love and hope and sex and dreams are still surviving on the street

Years later, when he lived on 7th Avenue in Manhattan and the song came on in a cab or when he was buying beer in a late night deli, the lyrics would run through Austin's mouth by rote and he would smile at the idea of dirty dreams and shattered hopes in the mind of a white middle class kid from northern California.
But when Lance began incanting the verses in the backseat of the van, the veins on his neck engorged with blood, he filled the air with an electric current of hope.

Hope for what?

That if these Willows girls turned out to be a glenn county version of their own high school cheerleaders- rejecting their bravura, abnegating their strengths, and sinking their spirits- they would hold their collective breath and emerge into some faster, broader stream of opportunity.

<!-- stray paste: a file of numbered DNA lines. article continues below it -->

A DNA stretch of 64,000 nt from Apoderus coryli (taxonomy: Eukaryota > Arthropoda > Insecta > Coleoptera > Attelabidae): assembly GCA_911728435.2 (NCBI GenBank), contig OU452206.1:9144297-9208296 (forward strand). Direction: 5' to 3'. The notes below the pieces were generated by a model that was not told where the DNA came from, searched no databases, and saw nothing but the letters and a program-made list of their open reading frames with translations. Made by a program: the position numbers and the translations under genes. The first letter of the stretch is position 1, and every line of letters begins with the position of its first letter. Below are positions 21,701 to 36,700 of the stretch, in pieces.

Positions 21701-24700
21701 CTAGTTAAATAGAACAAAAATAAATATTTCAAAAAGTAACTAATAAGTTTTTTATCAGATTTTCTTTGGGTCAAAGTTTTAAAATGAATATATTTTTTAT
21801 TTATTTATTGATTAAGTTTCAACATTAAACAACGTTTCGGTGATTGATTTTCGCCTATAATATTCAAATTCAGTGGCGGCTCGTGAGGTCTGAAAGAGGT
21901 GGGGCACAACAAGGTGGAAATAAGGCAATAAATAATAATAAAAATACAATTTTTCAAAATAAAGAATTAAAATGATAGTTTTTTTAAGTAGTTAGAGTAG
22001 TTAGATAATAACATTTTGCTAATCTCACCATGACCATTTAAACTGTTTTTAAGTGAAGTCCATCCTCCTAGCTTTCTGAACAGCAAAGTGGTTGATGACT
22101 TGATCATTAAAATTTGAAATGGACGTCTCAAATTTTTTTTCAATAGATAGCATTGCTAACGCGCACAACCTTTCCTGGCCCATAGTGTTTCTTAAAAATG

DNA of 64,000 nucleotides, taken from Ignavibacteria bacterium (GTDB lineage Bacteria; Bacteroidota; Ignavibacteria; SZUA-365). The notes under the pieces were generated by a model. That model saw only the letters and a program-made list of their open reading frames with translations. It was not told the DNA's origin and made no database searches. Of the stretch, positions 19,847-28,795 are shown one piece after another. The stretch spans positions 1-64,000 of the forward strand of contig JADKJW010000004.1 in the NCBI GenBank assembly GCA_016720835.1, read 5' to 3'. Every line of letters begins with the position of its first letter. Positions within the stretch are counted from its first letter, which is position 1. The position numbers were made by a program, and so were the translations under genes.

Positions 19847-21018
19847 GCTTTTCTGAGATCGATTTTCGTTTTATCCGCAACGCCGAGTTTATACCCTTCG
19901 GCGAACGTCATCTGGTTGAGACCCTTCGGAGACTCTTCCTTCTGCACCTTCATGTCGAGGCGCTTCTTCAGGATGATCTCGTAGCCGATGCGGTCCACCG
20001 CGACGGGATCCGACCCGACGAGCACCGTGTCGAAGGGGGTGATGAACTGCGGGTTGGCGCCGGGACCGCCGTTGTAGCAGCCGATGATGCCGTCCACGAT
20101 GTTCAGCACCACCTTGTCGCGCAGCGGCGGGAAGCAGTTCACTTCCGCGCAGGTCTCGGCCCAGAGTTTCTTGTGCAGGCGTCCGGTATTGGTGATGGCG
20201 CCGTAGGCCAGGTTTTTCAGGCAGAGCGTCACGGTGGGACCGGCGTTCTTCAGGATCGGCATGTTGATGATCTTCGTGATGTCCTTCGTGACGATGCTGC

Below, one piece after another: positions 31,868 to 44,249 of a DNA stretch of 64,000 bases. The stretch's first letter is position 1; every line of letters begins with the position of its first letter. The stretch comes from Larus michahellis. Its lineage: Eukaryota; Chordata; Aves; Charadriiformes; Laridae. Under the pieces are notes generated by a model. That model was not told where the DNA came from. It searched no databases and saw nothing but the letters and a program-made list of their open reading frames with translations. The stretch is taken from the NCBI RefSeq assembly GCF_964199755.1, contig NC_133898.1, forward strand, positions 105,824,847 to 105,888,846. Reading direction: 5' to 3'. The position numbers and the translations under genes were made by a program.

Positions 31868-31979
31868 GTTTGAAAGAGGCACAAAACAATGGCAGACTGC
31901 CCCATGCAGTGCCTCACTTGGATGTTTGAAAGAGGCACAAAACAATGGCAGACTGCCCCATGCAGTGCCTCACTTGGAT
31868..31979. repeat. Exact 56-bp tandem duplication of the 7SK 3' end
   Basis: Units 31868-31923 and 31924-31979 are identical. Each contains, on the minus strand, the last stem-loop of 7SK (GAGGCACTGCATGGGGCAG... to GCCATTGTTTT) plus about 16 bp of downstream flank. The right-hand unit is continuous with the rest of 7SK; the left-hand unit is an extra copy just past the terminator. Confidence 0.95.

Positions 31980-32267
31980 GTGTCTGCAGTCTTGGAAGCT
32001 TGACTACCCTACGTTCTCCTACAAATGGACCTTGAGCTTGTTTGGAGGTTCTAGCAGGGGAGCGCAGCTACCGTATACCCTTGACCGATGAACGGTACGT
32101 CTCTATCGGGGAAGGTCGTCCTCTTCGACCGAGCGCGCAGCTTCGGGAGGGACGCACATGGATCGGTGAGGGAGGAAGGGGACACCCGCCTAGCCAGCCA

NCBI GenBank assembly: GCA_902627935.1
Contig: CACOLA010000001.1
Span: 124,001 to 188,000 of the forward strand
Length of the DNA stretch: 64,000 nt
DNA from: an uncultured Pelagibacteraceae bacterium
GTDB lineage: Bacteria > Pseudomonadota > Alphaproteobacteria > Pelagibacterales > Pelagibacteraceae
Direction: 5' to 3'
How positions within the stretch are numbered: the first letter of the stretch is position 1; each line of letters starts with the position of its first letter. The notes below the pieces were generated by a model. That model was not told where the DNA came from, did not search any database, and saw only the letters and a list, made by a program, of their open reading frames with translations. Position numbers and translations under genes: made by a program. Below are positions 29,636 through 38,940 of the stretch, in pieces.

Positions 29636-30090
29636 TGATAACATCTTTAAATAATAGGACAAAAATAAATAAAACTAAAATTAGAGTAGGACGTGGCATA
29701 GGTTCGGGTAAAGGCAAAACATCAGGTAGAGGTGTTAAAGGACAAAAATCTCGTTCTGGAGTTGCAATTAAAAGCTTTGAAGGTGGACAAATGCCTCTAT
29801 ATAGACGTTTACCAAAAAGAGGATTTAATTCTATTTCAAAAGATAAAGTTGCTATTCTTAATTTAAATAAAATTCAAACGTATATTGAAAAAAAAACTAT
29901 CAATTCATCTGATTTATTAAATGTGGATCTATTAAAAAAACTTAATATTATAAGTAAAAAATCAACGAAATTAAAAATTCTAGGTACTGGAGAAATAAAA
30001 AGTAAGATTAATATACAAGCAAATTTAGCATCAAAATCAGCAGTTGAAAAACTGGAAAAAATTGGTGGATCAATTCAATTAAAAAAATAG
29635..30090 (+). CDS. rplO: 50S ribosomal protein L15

The van rolled up and down the asphalt byways of the flood prone River Road traversing a different watershed each time it crossed a sugar beet farm or almond orchard. They had been driving fifteen minutes and already their quiet, suburban imprisonment was receding and being replaced by sexual fantasies. They crossed over the Sacramento River bridge on its titanium steel girders and passed by an enormous aluminum sided warehouse with a tall metal silo and a small mountain of splintered wooden boxes stamped "Property of Western Nut" in faded black ink. Next to them piles of pallets were stacked twenty high, awaiting a forklift driver and the summer harvest where each of them would find employment years later during their summer breaks in college. At the stop sign they took a left turn onto Highway 45 and passed a small market, closed, with one lonely pump and an old Chevy pickup truck abandoned for the evening under a dim fluorescent sign- "Ord Bend Station".